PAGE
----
The Garden District did not have the severe devastation by Hurricane Katrina as some areas experienced, but still flooding and roof damage affected many, including the famous restaurant (est.1880) Commander's Palace, which was forced to close for 13 months for renovations. Chef's Paul Prudhomme and Emeril Lagasse both launched their careers at Commanders. Today, Commander's executive chef, Tory McPhail, creates delicious Creole cuisine - one of the many culinary highlights of our stay, along with the tour of their kitchen.
There are so many things to do and see in New Orleans. Other points of interest include Plantation & Swamp tours, Beauregard-Keyes House, Cemetery Tours, Old Ursuline Convent, City Park Botanical Garden and Longue Vue House & Gardens.
- Plantation & Swamp Tours
- Beauregard-Keyes House
- Cemetery Tour
For us, the New Orleans Voodoo Cemetery Tour of the legendary St. Louis Cemetery #1, began with a sighting of -- not a ghost! -- but of my favorite, variegated shell ginger (Alpinia zerumbet 'Variegata'), in a small garden courtyard nearby a fountain. We tanked up and hydrated with water, after we heard a woman had passed out on the last tour from the heat and were glad we did: the concrete in the cemetery made it feel even hotter. We had fun on our daytime adventure into the oldest City of the Dead. And on the way to the Voodoo Cultural Center, we saw ornamental, flowering banana trees (shown) thriving in the heat of full sun.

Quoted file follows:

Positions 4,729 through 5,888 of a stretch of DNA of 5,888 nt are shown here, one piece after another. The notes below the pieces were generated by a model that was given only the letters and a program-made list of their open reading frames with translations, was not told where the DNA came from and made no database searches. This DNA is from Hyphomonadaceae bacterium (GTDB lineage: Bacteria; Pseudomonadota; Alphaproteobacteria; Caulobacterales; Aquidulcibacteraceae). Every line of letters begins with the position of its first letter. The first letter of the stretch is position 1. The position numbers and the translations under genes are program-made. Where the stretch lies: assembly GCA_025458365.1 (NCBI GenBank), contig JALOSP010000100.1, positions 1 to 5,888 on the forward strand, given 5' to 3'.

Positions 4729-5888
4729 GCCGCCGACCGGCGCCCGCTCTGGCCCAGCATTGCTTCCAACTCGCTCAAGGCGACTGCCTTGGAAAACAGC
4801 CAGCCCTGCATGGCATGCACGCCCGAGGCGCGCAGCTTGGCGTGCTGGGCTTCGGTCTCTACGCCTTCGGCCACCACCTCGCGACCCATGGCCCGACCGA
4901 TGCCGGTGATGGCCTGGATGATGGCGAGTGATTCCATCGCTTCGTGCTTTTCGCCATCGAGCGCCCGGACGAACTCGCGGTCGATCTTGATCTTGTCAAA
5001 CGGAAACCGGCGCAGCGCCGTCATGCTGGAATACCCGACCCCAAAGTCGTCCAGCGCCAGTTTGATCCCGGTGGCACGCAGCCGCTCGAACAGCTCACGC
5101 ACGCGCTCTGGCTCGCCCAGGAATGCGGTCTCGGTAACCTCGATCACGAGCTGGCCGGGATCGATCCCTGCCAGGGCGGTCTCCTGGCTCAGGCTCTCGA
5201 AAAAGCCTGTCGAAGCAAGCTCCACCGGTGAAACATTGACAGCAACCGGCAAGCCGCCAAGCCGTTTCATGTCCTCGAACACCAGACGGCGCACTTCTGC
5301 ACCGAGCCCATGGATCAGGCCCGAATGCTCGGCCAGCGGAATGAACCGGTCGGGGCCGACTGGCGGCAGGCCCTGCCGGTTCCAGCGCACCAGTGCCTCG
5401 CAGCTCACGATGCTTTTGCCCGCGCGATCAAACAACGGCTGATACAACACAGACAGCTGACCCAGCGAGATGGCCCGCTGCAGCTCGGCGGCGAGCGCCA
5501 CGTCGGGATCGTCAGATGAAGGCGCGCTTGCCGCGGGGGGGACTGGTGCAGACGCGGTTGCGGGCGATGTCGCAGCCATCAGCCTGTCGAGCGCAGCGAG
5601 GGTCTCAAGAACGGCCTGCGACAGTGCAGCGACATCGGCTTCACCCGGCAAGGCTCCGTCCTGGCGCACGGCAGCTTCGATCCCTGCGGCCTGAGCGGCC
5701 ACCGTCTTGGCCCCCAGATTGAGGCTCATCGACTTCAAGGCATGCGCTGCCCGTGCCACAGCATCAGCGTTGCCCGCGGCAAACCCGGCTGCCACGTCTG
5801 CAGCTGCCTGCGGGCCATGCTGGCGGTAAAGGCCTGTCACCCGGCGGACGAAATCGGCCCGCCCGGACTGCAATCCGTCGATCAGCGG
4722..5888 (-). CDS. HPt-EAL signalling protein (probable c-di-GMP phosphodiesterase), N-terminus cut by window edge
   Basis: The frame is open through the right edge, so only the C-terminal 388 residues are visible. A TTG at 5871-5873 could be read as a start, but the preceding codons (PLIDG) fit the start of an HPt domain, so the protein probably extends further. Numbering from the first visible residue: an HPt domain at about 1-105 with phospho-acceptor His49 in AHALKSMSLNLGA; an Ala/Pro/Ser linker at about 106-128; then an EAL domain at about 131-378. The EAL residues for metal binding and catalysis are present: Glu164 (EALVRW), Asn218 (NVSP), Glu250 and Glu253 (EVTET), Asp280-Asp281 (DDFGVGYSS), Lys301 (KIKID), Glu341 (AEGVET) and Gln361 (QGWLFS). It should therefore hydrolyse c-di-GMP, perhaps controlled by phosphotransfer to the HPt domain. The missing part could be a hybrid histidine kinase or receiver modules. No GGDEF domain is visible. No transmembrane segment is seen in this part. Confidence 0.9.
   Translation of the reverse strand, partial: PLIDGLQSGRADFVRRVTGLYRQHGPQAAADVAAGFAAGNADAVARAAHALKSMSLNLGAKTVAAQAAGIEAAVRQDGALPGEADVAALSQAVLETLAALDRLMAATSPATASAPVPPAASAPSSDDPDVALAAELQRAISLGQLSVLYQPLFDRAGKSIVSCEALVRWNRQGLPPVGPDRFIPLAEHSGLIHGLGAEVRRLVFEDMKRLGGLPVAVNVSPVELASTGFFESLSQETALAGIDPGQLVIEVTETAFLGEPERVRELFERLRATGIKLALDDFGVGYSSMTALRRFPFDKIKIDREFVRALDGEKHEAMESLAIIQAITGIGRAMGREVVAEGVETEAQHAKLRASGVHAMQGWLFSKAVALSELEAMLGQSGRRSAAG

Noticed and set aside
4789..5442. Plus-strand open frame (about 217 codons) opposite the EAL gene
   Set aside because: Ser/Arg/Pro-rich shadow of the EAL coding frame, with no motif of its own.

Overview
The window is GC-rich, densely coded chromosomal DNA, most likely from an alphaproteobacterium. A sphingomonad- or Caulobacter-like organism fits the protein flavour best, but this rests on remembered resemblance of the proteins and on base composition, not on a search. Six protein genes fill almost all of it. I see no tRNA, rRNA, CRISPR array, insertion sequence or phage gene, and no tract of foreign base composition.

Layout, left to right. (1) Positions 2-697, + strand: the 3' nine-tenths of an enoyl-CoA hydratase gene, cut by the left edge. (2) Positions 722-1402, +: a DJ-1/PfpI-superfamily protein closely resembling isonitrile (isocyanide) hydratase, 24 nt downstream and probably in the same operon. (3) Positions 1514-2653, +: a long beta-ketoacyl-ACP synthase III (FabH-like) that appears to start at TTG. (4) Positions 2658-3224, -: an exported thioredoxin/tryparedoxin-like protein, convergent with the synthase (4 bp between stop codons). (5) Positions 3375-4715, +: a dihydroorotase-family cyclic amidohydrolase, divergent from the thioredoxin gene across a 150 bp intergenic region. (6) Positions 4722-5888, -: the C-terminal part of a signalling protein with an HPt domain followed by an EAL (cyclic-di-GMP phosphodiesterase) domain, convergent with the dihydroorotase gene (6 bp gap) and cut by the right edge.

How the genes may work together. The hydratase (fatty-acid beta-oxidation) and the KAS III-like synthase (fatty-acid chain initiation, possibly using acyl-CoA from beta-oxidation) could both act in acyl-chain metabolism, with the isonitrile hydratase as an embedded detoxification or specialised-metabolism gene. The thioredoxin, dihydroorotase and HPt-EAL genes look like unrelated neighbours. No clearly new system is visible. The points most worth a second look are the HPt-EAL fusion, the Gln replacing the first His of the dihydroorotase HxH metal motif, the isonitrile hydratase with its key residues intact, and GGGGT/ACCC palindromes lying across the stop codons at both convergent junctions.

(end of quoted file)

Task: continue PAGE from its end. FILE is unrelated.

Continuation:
- Old Ursuline Convent
The Old Ursuline Convent is the oldest building (1752) in the Mississippi Valley. It is located at 1100 Chartres Street in the historic French Quarter and features a formal garden at the entrance and an herb garden in the back of the convent. The garden was featured on "Victory Garden" on PBS. For more information call (504) 529-3040.